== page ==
Georges Belfort Elected to the National Academy of Engineering
February 24, 2003
Troy, N.Y. - Georges Belfort, professor of chemical
engineering at Rensselaer, has been elected to the National
Academy of Engineering (NAE). Belfort, the Russell Sage
Professor of Chemical Engineering at Rensselaer, was elected
for his advances in bioseparations using membrane filtration,
affinity processes, and membrane bioreactors for biotechnology.
He joins the NAE as one of 77 new members and nine foreign
Election to the NAE is one of the highest honors accorded to a person in engineering. Academy membership recognizes those who have made "important contributions to engineering theory and practice, including significant contributions to the literature of engineering theory and practice," said NAE President William A. Wulf. Membership also recognizes those who have demonstrated accomplishment in "the pioneering of new fields of engineering, making major advancements in traditional fields of engineering, or developing/implementing innovative approaches to engineering education."
Belfort joins Rensselaer President Shirley Ann Jackson and nine other faculty members who are members of the Academy.
"Dr. Belfort's work is at the intersection of engineering and biology," said President Jackson. "His pioneering work in biotechnology holds vast potential for medical science. For instance, he has developed better methods for separating proteins that, once scaled up for commercial use, could lead to increased production of desirable proteins such as insulin. Being elected to the National Academy of Engineering is a significant achievement for Dr. Belfort and for Rensselaer and its initiatives in biotechnology."
"My election is particularly pleasing as it acknowledges the wonderful and incisive research work of my many students, post-docs, visitors, and collaborators," said Belfort. "Their considerable efforts and the support of my wife, Marlene (an active collaborator), and three sons, David, Gabi, and Yona, has been critical. Together with Steven Cramer, his group, and others, we have been able to establish a nationally recognized center of excellence for the recovery of biological molecules as applied to the biotechnology industry. I am indebted to all these people and to Rensselaer for giving me the opportunity to think about and do unexpected things. Engineering and biology is a potent combination for advancing health care and offers a wonderful opportunity for the Rensselaer community."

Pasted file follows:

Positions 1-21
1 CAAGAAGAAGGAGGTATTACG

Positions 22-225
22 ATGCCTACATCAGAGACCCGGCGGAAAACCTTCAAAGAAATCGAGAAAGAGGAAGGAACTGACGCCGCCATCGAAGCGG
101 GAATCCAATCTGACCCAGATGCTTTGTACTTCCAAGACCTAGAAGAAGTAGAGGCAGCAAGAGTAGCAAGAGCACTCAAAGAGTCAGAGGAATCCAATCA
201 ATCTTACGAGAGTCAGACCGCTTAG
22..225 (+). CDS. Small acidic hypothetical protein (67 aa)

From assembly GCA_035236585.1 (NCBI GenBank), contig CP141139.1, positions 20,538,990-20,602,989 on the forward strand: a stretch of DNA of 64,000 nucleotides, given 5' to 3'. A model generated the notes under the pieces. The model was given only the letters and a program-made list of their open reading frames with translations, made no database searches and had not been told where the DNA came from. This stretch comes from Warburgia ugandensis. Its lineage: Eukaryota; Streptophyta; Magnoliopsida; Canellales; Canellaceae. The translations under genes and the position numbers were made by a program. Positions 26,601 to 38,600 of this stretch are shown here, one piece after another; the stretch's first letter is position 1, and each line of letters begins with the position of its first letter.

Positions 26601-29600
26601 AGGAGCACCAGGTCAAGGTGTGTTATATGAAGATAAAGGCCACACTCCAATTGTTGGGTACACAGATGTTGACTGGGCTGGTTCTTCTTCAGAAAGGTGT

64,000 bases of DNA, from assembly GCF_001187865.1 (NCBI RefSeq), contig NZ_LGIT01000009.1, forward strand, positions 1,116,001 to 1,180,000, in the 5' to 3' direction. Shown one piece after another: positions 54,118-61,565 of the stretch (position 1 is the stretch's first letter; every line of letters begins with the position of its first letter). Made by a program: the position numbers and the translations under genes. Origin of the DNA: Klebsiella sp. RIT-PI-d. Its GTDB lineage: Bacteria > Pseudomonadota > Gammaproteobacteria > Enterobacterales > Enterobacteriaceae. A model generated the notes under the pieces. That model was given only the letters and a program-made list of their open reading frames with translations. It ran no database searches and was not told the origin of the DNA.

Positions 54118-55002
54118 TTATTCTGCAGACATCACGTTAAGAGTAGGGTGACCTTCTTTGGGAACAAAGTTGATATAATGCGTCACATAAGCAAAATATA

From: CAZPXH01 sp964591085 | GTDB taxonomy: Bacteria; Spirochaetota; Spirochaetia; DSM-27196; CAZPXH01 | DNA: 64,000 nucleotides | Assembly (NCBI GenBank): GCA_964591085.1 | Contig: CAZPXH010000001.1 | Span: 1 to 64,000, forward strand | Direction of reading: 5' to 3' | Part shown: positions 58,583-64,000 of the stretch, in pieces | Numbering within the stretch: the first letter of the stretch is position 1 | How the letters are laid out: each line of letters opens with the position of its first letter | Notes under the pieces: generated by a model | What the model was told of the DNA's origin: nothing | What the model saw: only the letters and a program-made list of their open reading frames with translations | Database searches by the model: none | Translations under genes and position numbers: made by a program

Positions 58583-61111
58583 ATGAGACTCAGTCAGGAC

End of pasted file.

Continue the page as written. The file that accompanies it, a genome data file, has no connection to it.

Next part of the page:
About Georges Belfort
Belfort is a world-renowned authority on bioseparation, the science of recovering valuable proteins and other biological molecules from the complex mixtures in which they are produced. He is also an expert on the behavior of biological molecules at solid interfaces. Among his many awards, Belfort earned the American Chemical Society Award and the American Institute of Chemical Engineers Award in Separation Science and Technology in 1995 and 2000, respectively.
He was elected a fellow of the American Institute for Medical & Biological Engineering in 1994. He is co-founder and former president of the North American Membrane Society. He has twice been a fellow of the Japanese Society for the Promotion of Science.
He is editor or co-editor of three books and has published more than 140 refereed journal articles and book chapters. He holds five patents (with others), including one for producing low-protein adhesive surfaces and one for a new filter design that self-cleans during filtration.
Belfort is a consultant to industry in the United States, Europe, and Japan. His research has been supported by governments and companies in those countries. He serves on the editorial board of several international journals and is the international editor of the Chemical Engineering Journal of Japan. Belfort earned his Ph.D. in 1972 and an M.S. in 1969, both in engineering, from the University of California at Irvine. He received his B.S. in chemical engineering in 1963 from the University of Cape Town in South Africa.
About the National Academy of Engineering
Founded in 1964, the National Academy of Engineering (NAE) provides engineering leadership in service to the nation. The NAE operates under the same congressional act of incorporation that established the National Academy of Sciences, signed in 1863 by President Lincoln. Under this charter the NAE is directed "whenever called upon by any department or agency of the government, to investigate, examine, experiment, and report upon any subject of science or art." The NAE is a private, independent, nonprofit institution. In addition to its role as adviser to the federal government, the NAE also conducts independent studies to examine important topics in engineering and technology.
Contact: Theresa Bourgeois
Phone: (518) 276-2840